The Charlotte City Council will vote Monday on a $150,000 payment for repairs made to a water main damaged while a contractor was laying Google Fiber lines.
Google Fiber is laying over 3,000 miles of fiber-optic cables throughout Charlotte as the technology giant installs its high-speed Internet service. The new service, which will be first available in the Highland Creek neighborhood, has been welcomed by consumers, but the construction has also caused disruptions for some residents.
According to Friday’s council-manager memo, UCC, a subcontractor for Google Fiber, on May 13 was laying fiber lines at the intersection of Tuckaseegee and Berryhill Roads. While drilling underground, the contractor bored a hole into a concrete water main.
Sanders Utility Construction was hired for the repair because of its previous experience in repairing water mains with a large diameter, the memo said. Based on the severity and location of the incident, the city manager waived the usual contract solicitation requirements, according to the memo.
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The water main was out of service for more than two weeks, but Charlotte water staff were able to maintain water supply to customers with few impacts, according to the memo.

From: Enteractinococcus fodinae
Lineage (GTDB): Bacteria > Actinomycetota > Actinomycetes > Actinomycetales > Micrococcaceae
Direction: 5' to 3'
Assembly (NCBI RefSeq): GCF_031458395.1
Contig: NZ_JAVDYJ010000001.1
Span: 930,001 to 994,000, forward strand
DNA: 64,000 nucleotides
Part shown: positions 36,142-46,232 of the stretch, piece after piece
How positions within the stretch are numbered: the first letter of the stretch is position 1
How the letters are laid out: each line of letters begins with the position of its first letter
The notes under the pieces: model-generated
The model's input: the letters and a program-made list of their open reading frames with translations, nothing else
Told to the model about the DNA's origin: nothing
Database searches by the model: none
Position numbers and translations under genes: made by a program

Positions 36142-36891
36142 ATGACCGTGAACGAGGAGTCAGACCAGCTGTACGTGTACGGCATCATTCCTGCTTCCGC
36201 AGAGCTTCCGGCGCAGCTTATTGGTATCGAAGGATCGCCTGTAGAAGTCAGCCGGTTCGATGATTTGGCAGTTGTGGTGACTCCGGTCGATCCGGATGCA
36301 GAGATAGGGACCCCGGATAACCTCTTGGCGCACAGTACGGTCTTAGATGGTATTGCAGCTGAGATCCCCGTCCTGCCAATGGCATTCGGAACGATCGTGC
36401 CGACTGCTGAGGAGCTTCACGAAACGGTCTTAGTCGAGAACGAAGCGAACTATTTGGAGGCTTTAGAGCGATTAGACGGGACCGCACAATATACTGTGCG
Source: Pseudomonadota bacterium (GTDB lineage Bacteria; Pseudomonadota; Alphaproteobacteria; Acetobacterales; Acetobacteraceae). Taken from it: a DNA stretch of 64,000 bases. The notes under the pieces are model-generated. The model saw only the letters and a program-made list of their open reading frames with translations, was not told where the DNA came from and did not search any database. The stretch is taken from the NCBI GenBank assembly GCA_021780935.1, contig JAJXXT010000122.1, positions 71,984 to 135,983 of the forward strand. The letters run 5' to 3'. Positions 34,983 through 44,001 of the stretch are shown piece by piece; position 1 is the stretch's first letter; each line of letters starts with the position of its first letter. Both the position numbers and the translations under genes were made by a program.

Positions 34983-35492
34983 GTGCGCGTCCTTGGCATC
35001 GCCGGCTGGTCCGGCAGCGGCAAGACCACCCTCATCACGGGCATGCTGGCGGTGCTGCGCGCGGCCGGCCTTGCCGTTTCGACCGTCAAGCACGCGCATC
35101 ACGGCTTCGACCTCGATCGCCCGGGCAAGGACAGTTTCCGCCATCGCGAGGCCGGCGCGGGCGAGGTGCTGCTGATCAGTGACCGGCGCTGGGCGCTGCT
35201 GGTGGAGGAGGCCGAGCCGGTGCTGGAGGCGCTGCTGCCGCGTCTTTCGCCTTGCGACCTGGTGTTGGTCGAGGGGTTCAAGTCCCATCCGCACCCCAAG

“We managed the distribution network around the area to ensure that there were no interruptions in supply,” Charlotte Water spokesperson Jennifer Frost said.
Charlotte Water is seeking reimbursement from the Google subcontractor who created the hole, according to the memo.
“As we continue to build our Google Fiber network across Charlotte, we’re constantly working to minimize disruption,” a Google Fiber spokesperson said in a statement. “We’ve worked quickly to ensure any damage was repaired and the city is compensated for any associated costs,” he added.
When the accident occurred, the contractor was using a “horizontal directional drill,” according to the memo. This is commonly used in installing underground utilities, said Frost.
In this remote-controlled technique, the contractor starts at one end and runs the drill underground while it carries the fiber line. After laying the line, the drill comes up to the surface on the other side. This is a less impactful way of laying utilities, Frost said.
While laying the fiber, the contractor thought the drill’s path was clear but hit the water main, Frost said. The drill stopped immediately, she said, but was not pulled out so as to keep the pipe plugged.
“This was the biggest damaged line since they started laying Google Fiber,” Frost said, pointing out that the pipe was four-and-a-half-feet in diameter. “An adult could walk through that pipe stooped (over).”
There was “some flowing water” on the road, and Charlotte-Mecklenburg police helped redirect traffic, she said.